The Prosecutor of the International Residual Mechanism for Criminal Tribunals (Mechanism) Serge Brammertz says operations to capture the remaining Genocide fugitives have been intensified and called for greater efforts to locate and arrest fugitives wanted for their role in the 1994 Genocide against the Tutsi in Rwanda.
Referring to the arrest of Falicien Kabuga, Brammertz said that cooperation of ember states played a critical role in the effort, adding that further success can be achieved if this continues.
Brammertz recalled that cooperation to track the fugitives is not only a legal requirement but also a moral obligation to the victims and survivors.
“The victims and survivors of the 1994 genocide against the Tutsi in Rwanda deserve nothing less than our collective best efforts,” he said.
Brammertz paid tribute to the victims and survivors of the Genocide, noting that their demand for justice, trust and support made his work possible
The remaining fugitives include
Protais Mpiranya, the former commander of the Presidential Guard of the Rwandan Army, is wanted for taking part in the 1994 Genocide in Rwanda.
He is accused of playing a key role in planning the genocide, including training military groups and distributing weapons.
The Presidential Guard, under Mpiranya’s command, is accused of assassinating Prime Minister Agathe Uwilingiyimana and ten Belgian peacekeepers detailed as her bodyguards. Throughout the genocide, the Presidential Guard was reportedly a major driving force of lawlessness and destruction.
In 1994, this lieutenant-colonel commanded the large military camp of Gako, east of Kigali, near the border with Burundi. According to the ICTR, soldiers from the Gako camp committed crimes in their neighbourhood. Munyarugarama is also said to have been present at the Nyamata church when between 2,500 and 5,000 civilians were massacred there on 14 April 1994 by soldiers from his camp and Hutu militiamen.
Fulgence Kayishema’s name is often associated, in numerous testimonies before the ICTR, with the massacre of Tutsis who had sought refuge in the church of Nyange in western Rwanda. According to the indictment, Kayishema, then a police inspector in the commune of Kivumu, allegedly helped gather the Tutsis of the commune in the church of Nyange with a view to exterminating them. Witnesses in other trials at the ICTR have claimed that Kayishema went to fetch fuel used by the militia to set fire to the church.
At the time of the events, Aloys Ndimbati was the mayor of the commune of Gisovu. He is accused of having played a leading role in the systematic extermination of Tutsis in various locations in the prefecture of Kibuye, in western Rwanda. In particular, he is said to have transported gendarmes and militiamen during attacks on the hills of Bisesero, to have given the order to kill the Tutsis who had taken refuge there and to have personally killed some of them. Having met fierce resistance from the Tutsis, who defended themselves with traditional weapons, the attacks on Bisesero lasted several days, causing tens of thousands of deaths.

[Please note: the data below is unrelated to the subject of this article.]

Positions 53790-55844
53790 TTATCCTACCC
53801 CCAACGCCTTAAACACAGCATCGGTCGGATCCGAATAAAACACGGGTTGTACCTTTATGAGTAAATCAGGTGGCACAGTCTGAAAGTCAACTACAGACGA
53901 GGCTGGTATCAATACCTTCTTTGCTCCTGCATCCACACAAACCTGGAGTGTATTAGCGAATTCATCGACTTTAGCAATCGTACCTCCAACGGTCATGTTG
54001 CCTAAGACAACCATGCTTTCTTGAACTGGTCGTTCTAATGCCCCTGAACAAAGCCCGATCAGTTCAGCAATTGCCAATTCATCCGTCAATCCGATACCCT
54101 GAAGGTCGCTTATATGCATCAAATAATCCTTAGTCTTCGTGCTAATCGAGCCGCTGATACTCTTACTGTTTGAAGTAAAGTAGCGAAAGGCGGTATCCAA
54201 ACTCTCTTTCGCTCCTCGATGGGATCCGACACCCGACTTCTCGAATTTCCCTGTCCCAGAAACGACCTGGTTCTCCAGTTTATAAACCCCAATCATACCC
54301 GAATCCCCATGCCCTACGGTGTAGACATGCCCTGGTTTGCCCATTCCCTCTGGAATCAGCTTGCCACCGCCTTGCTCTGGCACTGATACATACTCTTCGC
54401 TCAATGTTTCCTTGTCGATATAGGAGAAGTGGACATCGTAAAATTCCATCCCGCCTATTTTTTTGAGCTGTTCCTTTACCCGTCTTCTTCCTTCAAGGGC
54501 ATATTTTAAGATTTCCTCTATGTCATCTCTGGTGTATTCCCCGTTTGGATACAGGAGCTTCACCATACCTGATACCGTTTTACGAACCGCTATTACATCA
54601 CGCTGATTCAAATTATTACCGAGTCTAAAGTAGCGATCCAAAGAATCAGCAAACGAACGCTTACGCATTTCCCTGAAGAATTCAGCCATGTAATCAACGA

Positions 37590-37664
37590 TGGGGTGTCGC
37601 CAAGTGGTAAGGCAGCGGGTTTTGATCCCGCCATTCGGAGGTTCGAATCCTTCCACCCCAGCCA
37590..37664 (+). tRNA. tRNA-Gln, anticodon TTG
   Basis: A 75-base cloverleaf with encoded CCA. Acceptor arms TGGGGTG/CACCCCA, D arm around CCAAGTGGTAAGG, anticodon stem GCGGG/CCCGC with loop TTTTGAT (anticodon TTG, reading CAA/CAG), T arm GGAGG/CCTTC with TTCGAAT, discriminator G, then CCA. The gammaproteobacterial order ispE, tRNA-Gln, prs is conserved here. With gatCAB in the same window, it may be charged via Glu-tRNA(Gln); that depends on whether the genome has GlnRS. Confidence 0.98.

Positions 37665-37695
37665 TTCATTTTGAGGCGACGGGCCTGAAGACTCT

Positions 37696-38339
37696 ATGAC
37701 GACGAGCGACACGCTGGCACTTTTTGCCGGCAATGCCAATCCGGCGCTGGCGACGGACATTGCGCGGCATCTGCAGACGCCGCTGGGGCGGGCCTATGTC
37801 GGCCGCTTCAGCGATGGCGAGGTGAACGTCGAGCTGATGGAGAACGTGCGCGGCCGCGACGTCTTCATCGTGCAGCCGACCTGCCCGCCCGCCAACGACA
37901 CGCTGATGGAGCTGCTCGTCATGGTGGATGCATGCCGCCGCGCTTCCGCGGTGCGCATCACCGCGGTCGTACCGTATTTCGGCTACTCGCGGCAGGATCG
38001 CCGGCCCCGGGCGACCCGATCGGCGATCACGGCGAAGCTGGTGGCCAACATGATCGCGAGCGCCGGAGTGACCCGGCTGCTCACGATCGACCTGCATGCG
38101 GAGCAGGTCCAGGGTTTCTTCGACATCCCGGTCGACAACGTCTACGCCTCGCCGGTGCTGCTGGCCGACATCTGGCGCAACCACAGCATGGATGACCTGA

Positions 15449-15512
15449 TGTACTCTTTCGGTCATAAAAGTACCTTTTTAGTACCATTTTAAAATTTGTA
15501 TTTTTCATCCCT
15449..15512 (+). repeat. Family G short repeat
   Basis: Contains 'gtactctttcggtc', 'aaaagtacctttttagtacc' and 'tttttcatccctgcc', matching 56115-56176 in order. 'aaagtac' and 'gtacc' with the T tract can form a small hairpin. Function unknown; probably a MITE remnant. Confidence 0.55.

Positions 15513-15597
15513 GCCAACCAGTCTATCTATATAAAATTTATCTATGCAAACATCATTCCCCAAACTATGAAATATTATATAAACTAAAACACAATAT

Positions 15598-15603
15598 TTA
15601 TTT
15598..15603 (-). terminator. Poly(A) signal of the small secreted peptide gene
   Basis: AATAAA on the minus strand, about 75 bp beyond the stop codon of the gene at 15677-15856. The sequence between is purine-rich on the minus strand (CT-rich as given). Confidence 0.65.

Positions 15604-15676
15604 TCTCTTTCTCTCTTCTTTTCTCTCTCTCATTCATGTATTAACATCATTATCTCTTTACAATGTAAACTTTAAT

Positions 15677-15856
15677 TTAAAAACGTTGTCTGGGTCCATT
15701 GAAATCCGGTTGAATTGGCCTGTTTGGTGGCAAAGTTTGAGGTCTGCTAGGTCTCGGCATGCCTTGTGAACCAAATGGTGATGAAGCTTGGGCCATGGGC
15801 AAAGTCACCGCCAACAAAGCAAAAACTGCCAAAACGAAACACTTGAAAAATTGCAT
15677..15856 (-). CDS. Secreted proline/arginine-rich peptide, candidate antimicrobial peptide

Charles Sikubwabo was appointed mayor of Gishyita commune in 1993 and held this position until July 1994, when the genocide ended. Prior to that, he had served in the Rwandan army as a chief warrant officer. According to the indictment, in April 1994, he allegedly ordered elements of the national gendarmerie, the communal police and Interahamwe militiamen to attack the church of Mubuga. The attack caused thousands of deaths among the Tutsis who had taken refuge there. Charles Sikubwabo is accused of having personally taken part in some of the attacks.
At the time of the events, Charles Ryandikayo was the manager of a small restaurant in Mubuga, Gishyita commune. This small business assured him a certain social status in this poor commune in western Rwanda. According to the indictment, the restaurant own allegedly participated in and was present at massacres of Tutsis between 8 April and 30 June 1994, in particular at the church in Mubuga where thousands of Tutsis were massacred between 14 and 16 April 1994
The government of Rwanda has called on government allowed the world to play their part in bringing these fugitives to book.
The Rwandan government has about 400 requests for the extradition of fugitives accused of taking part in the 1994 genocide against the Tutsi, many of those requests were in Europe
Some countries such as the US, Canada, Germany, Norway, Sweden, Belgium, Denmark and the Netherlands, which “have cooperated with our judiciary in extraditing, deporting, or putting perpetrators on trial.” Says prosecution.